Smoke and Mirrors

If there’s one thing I’ve learned in the last little while, it’s that very little is actually what it seems. Often something that seems like a random detail is actually there to distract us from something bigger (or something huge will be staged to create support for something that people would otherwise protest). Of course everyone knows that this happens all the time in politics, but I believe that it happens just as much so in religion (actually the political and religious illusions often seem to distract us from the same things, just using their own unique methods). There are various sorts of distractions in religion. One major type is “true doctrine,” beliefs that aren’t allowed to be questioned. Of course they are questioned, and debates occur and new denominations are formed (and heretics are persecuted in various ways). Meanwhile, in all the fighting for doctrinal purity, people miss out on what is really real and actually happening and not bothering to help change the things in the world that need changing.

Along the same lines, religious leaders (and certain scriptures) will often teach conflicting and contradictory beliefs (and often absurd stories and doctrines that logically can’t be true) and insist that we must believe all of them. This creates cognitive dissonance in a religion’s followers and induces compliance in them. Deep down they realize that what they have been told doesn’t seem to make sense, but they trust that their leaders (or the writers of their scriptures) must know what they are talking about and decide that if these things don’t make perfect sense then they must not be smart enough to think for themselves and that they’d better just continue blindly doing and believing what they’ve been told.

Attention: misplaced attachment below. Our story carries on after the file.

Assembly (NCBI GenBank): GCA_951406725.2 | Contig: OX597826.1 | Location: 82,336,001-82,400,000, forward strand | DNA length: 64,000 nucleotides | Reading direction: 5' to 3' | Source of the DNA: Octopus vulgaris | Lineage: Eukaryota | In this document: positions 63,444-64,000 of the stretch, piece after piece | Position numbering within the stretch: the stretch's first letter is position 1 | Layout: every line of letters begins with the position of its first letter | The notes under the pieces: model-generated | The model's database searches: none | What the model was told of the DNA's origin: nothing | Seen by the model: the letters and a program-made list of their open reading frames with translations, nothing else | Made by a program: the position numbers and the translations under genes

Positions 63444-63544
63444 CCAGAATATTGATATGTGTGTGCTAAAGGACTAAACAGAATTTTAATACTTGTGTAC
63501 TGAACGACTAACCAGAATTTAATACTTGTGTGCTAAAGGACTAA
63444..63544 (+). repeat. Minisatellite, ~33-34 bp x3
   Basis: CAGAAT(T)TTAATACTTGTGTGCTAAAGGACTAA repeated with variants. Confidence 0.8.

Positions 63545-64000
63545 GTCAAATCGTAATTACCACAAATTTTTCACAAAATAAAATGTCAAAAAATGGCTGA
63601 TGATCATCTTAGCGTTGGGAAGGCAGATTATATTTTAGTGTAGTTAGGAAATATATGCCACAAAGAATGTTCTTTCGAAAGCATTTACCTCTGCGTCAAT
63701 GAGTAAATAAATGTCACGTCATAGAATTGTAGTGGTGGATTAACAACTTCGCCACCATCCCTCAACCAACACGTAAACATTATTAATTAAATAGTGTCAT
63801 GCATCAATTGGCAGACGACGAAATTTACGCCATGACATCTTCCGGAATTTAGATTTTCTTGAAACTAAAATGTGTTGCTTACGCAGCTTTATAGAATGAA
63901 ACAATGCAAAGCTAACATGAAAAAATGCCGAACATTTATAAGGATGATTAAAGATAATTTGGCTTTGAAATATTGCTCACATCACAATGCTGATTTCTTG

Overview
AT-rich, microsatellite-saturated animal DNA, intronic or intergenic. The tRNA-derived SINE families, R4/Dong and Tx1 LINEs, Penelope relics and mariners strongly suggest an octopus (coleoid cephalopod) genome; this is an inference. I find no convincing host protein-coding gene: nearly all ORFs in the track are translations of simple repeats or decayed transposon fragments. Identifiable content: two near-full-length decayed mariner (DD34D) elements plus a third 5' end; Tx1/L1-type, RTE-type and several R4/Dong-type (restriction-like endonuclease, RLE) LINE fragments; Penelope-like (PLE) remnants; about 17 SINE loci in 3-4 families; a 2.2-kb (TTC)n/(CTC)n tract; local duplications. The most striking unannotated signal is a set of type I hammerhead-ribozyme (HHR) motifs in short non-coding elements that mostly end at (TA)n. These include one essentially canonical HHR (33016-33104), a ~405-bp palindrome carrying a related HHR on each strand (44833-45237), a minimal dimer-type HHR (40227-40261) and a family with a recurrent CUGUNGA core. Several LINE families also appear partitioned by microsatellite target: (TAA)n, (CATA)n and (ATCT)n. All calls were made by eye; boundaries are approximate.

Another type of religious distraction is “morality.” Religious people are led to believe that God actually cares about things like what sorts of clothing you’re wearing or what you’re eating or drinking or whether certain synonyms come out of your mouth or whether you’ve watched a certain TV show or movie or read a certain book or had sex with a certain person or seen images of someone without clothing or whether you’re working on a particular day of the week or whether you’ve attended a particular religious service or participated in a particular religious practice, to name just a few of the many hundreds of examples I could give. Religious “morality” is particularly insidious because it causes those who live (or try to live) “moral” lives to think that they’re actually doing a good thing while keeping them distracted from what really matters.

Ultimately, religion is one of the biggest smoke and mirror games played by the powers that be (human or otherwise). It keeps people so distracted from reality that they end up thinking harmless things are evil and harmful actions are good. It asks people to persecute heretics, apostates and other infidels in the name of their religion or deity (sometimes just in small ways like marginalizing them, but all too often with more violent methods as well), and to ignore (and sometimes even look down upon) those who are hurting and need assistance. I don’t believe that any deity who was actually good would ask these things of us. Instead, I believe that any religion asking us to take these illusions seriously is a lie and should be carefully avoided.